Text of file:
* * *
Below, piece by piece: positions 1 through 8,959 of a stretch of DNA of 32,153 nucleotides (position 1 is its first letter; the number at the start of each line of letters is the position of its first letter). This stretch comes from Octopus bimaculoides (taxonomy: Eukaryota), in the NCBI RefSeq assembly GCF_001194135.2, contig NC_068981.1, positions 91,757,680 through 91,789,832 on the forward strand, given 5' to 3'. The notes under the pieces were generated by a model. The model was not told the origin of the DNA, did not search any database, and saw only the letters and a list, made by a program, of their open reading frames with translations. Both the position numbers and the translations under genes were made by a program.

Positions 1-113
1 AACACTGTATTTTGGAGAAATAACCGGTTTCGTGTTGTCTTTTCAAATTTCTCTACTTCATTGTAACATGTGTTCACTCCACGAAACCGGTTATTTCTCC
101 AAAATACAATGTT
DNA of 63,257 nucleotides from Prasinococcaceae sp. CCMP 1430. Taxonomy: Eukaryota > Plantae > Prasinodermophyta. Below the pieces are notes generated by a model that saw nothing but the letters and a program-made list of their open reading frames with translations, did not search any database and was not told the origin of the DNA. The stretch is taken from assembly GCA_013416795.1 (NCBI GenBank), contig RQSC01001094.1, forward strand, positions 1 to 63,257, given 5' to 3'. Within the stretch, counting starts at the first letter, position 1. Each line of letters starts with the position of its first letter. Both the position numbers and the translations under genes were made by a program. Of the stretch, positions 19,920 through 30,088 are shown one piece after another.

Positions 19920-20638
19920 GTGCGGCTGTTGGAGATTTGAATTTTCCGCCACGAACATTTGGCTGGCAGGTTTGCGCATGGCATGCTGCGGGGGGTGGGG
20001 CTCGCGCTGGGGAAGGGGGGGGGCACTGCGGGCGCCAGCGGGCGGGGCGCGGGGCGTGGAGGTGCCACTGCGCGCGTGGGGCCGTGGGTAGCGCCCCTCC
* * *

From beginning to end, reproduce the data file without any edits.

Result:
Below, piece by piece: positions 1 through 8,959 of a stretch of DNA of 32,153 nucleotides (position 1 is its first letter; the number at the start of each line of letters is the position of its first letter). This stretch comes from Octopus bimaculoides (taxonomy: Eukaryota), in the NCBI RefSeq assembly GCF_001194135.2, contig NC_068981.1, positions 91,757,680 through 91,789,832 on the forward strand, given 5' to 3'. The notes under the pieces were generated by a model. The model was not told the origin of the DNA, did not search any database, and saw only the letters and a list, made by a program, of their open reading frames with translations. Both the position numbers and the translations under genes were made by a program.

Positions 1-113
1 AACACTGTATTTTGGAGAAATAACCGGTTTCGTGTTGTCTTTTCAAATTTCTCTACTTCATTGTAACATGTGTTCACTCCACGAAACCGGTTATTTCTCC
101 AAAATACAATGTT
DNA of 63,257 nucleotides from Prasinococcaceae sp. CCMP 1430. Taxonomy: Eukaryota > Plantae > Prasinodermophyta. Below the pieces are notes generated by a model that saw nothing but the letters and a program-made list of their open reading frames with translations, did not search any database and was not told the origin of the DNA. The stretch is taken from assembly GCA_013416795.1 (NCBI GenBank), contig RQSC01001094.1, forward strand, positions 1 to 63,257, given 5' to 3'. Within the stretch, counting starts at the first letter, position 1. Each line of letters starts with the position of its first letter. Both the position numbers and the translations under genes were made by a program. Of the stretch, positions 19,920 through 30,088 are shown one piece after another.

Positions 19920-20638
19920 GTGCGGCTGTTGGAGATTTGAATTTTCCGCCACGAACATTTGGCTGGCAGGTTTGCGCATGGCATGCTGCGGGGGGTGGGG
20001 CTCGCGCTGGGGAAGGGGGGGGGCACTGCGGGCGCCAGCGGGCGGGGCGCGGGGCGTGGAGGTGCCACTGCGCGCGTGGGGCCGTGGGTAGCGCCCCTCC